Founded in 1886, the International Football Association Board or IFAB is the universal body that determines that Laws of the Game (LoF) of association football. Besides compiling and amending the LoG, its mission is also to safeguard that the laws are internationally used as intended and organised by FIFA (Fédération Internationale de Football Association) – the top governing body of the sport that also holds 50% of the voting power.


Despite the fact that IFAB is made up of FIFA and the four British football associations – namely, England, Wales, Scotland, and Northern Ireland– any amendments to the laws can be suggested by any football association through one of the IFAB members. Nevertheless, since its establishment in 1904, FIFA’s attitude towards accepting changes to the LoG is rather conservative.

Any proposed alterations or suggestions to the rules governing the game of Football are discussed during the IFAB Annual General Meeting while a supermajority vote (support from the ¾ of the members present and entitled to vote) is required for any alteration to the LoG to be approved, with FIFA having four votes and the British associations having one vote each. That being said, though, FIFA alone cannot forward any alterations to the LoG without, at least, two of the UK members’ consent.

The Laws of the Game

Some of the most significant decisions made by IFAB are as follows:

  • Offside regulations – A player is ruled offside if there were no more than three players between the goal and the player. This rule came to replace the highly controversial law pertaining offside from 1863 until the late 1860s, where a player was offside if they were positioned in front of the ball. The law was re-amended in 1925 to the current rule that wants two players to be situated between the goal and a player so the player can be ruled offside.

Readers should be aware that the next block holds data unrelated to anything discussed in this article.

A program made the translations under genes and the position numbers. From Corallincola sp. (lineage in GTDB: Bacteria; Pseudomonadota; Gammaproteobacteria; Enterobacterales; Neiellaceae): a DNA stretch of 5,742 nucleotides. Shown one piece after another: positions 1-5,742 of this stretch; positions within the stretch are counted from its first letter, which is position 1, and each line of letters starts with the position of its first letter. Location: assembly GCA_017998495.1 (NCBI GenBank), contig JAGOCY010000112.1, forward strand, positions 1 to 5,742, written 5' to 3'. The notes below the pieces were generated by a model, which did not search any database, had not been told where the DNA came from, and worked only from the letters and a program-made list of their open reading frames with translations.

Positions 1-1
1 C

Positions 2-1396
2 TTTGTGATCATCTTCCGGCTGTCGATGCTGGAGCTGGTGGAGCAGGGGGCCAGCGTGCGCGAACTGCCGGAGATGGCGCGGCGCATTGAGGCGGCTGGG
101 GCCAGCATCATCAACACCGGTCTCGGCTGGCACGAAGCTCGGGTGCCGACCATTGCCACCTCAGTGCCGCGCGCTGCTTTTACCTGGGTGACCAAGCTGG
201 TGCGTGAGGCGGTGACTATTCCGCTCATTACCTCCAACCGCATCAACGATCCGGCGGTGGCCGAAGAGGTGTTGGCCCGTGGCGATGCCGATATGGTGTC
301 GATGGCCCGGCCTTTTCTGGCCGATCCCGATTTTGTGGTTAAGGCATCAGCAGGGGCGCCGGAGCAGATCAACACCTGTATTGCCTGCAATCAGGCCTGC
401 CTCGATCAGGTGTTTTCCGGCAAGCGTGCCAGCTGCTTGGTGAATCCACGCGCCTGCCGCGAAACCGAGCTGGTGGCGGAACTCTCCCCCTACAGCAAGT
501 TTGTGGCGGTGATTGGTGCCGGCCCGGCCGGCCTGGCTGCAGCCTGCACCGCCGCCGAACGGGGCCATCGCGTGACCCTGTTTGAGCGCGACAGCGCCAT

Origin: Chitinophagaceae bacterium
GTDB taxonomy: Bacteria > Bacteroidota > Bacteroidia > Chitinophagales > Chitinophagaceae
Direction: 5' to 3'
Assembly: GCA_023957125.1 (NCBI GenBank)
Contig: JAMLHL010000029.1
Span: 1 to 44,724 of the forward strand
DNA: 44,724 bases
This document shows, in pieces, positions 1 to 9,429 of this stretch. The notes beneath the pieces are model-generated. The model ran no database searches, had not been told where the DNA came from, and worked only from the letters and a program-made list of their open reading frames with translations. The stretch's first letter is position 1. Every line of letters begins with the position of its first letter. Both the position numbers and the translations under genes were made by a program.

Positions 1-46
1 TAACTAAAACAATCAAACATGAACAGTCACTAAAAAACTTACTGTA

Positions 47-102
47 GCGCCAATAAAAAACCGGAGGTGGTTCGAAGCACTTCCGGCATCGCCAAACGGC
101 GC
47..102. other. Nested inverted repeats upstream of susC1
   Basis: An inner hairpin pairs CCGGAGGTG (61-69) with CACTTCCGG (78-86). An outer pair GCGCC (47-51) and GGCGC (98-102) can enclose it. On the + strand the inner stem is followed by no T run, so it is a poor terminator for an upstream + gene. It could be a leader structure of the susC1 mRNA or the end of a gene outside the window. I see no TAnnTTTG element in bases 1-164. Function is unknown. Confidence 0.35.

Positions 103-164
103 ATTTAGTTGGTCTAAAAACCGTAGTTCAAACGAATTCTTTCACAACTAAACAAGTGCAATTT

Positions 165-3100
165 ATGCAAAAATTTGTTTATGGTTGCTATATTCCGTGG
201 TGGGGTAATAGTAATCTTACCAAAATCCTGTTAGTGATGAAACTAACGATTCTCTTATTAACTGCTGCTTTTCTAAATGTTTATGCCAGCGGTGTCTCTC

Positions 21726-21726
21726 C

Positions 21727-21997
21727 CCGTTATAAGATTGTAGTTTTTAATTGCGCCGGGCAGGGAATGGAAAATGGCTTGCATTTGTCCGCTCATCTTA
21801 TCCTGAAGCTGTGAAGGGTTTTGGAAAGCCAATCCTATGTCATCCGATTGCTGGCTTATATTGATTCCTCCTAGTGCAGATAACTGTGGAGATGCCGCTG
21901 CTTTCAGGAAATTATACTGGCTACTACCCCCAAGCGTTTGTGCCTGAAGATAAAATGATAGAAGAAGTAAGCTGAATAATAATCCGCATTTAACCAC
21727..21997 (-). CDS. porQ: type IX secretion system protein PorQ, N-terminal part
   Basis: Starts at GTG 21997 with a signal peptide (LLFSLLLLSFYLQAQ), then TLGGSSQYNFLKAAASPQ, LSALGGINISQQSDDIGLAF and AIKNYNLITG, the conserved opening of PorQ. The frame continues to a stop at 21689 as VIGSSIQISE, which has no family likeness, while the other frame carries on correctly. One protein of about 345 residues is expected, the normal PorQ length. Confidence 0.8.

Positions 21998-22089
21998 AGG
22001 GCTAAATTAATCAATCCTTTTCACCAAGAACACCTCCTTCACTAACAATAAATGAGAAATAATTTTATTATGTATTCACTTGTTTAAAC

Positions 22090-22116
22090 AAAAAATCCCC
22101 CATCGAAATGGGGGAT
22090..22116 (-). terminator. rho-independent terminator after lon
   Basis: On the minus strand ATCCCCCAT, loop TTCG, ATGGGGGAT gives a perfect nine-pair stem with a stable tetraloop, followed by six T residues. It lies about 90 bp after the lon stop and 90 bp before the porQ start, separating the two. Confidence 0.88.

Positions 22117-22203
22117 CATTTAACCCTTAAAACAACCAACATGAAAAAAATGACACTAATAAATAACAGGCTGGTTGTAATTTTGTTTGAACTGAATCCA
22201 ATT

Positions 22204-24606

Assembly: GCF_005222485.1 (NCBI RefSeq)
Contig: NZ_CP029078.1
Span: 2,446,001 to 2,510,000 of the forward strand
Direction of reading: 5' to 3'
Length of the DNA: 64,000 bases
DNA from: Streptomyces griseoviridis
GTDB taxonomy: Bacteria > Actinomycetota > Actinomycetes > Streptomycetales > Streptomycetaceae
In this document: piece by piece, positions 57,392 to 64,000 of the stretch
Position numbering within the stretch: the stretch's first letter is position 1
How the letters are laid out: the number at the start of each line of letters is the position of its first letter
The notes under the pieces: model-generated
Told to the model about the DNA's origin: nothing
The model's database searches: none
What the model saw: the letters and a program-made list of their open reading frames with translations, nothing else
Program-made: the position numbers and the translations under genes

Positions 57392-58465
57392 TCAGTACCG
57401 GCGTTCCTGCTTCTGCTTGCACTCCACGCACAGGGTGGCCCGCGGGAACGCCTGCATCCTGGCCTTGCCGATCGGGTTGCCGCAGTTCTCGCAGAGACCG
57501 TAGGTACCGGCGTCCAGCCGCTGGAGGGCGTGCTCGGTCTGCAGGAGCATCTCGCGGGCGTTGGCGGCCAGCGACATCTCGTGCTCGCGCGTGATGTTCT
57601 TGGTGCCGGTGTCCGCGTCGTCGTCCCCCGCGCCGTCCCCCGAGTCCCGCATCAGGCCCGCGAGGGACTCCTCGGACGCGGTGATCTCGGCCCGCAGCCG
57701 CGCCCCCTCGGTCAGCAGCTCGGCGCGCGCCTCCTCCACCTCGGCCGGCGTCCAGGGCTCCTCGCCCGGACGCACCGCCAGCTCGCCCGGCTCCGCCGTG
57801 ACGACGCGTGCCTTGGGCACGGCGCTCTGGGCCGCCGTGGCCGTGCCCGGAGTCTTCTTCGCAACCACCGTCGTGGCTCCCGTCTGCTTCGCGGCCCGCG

• Goalkeepers regulations – From 1912 onwards, the goalkeeper can no longer handle the ball outside the penalty area. Also, after the 1990 FIFA World Cup Italy, goalkeepers are not allowed to handle deliberate back-passes.
  • The six-yard box – First made its appearance in 1869. The first corner and penalty kicks were awarded in 1872 and 1891 respectively.
  • Red cards – Since 1998, red cards have been awarded for tackles from behind.  
  • Goal-line Technology – After two years of testing and setting up strict licensing processes, the principle of using goal-line technology was approved in 2012.
  • Headscarves – Wearing headscarves is temporarily approved.

The IFAB Reform

The activities and organisational structure of IFAB were reviewed in 2012. A year later, the IFAB agreed to the formation of a Football Panel and a Technical Panel (both sharing advisory roles), created to improve the consultative process and promote a more proactive approach. The stakeholders of these newly formed panels are individuals from all over the world of football. In 2014, the IFAB eventually founded itself as an autonomous Swiss Law-pertaining association, and approved its own statutes. Finally, to provide high levels of transparency and ensure approachability and accountability, the IFAB decided the introduction of an executive secretarial support that would report to the Board of Directors.

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